tion of the forgiveness of sins, on our part, as laid down in holy Scripture, is that of faith. “ Be it known unto you, men and brethren, that through this man is preached unto you the forgiveness of sins; and by him all that believe are justified from all things from which ye could not be justified by the law of Moses.” And, “ Being justified by faith, we have peace with God, through our Lord Jesus Christ.” This doctrine is full of comfort for the penitent sinner : the efficacy of the precious blood of Christ, applied by living faith, is balm to his wounded conscience. Nor need the greatest transgressor despair : “Come, now, and let us reason together, saith the Lord : though your sins be as scarlet, they shall be wbite as snow; though they be red like crimson, they shall be as wool.” The efficacy of this blood can be limited only by the extent of transgression, for it “cleanseth from all sin.” The most aggravated guilt can, therefore, be no insuperable hinderance to fellowship with God.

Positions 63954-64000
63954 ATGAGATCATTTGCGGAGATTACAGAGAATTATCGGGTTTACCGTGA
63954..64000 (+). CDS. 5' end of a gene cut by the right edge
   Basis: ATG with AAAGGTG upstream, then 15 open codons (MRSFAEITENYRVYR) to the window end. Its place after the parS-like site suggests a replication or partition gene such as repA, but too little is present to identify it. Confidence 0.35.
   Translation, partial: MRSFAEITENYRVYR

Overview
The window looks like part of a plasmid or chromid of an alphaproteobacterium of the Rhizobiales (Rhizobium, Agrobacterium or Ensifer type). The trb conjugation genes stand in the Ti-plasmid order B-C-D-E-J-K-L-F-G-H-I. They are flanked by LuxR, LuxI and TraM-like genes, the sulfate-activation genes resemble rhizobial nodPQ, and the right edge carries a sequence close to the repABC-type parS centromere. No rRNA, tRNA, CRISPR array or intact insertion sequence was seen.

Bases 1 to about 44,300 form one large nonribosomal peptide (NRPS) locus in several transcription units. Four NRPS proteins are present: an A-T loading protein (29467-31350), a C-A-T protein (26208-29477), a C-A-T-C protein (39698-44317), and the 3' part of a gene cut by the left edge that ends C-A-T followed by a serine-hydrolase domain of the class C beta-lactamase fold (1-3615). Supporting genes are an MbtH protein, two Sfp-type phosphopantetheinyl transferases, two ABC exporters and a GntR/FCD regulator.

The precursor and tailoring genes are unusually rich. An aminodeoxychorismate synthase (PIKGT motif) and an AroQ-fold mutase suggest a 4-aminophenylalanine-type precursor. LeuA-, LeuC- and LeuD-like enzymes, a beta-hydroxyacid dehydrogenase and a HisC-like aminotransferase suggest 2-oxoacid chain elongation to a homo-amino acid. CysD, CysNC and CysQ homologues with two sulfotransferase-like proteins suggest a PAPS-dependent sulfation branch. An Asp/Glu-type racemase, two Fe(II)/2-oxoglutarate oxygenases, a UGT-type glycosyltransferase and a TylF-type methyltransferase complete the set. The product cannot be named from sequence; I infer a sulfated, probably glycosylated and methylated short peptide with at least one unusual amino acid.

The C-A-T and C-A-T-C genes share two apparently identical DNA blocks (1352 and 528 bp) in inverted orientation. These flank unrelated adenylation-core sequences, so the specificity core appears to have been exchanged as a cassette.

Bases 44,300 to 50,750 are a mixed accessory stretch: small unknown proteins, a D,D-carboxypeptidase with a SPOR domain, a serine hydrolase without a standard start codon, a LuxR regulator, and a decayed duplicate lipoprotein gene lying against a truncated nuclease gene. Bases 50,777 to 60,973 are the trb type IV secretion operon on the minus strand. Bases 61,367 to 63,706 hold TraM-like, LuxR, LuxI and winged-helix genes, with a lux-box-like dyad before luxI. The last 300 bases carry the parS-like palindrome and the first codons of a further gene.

2. As the blood of Christ provides for the pardon of sin, and thus brings us nigh to God, so does it also for the sanctification of our nature, and fits us for the indwelling of God. “In that day,” says Zechariah, prophesying of our Lord's crucifixion, “there shall be a fountain opened to the house of David, and to the inhabitants of Jerusalem, for sin and for uncleanness.” The Apostle, also, directs our attention to the same subject, in these words : “Who gave himself for us, that he might redeem us from all iniquity, and purify unto himself a peculiar people, zealous of good works.” The sanctification of believers by the blood of Jesus Christ is repeatedly referred to in holy Scripture : “Unto him that hath loved us, and washed us from our sins in his own blood, and hath made us Kings and Priests unto God; unto him be glory and dominion for ever and ever.” The inhabitants of heaven are described, in the Revelation, as having come out of great tribulation," and having “washed their robes, and made them white in the blood of the Lamb.” As, when every barrier is removed, the rays of the natural sun fill the interior of the edifice with light; so when sin, which prevents the intercourse between God and the soul, is taken away by the precious blood of Christ, the believer is filled by the true Light; the darkness of sin disappears; a new and holy nature is imparted; the Spirit of God, by his creative energy, renews the heart. The heart thus renewed is filled with God: “I will dwell in you, and walk in you." Communion and fellowship with him is now established. The deep prayer of Christ has its fulfilment : “ That they all may be one ; as thou, Father, art in me, and I in thee, that they also may be one in us.--I in them, and thou in me, that they may be made perfect in one.” And again : “He that dwelleth in love dwelleth in God, and God in him.”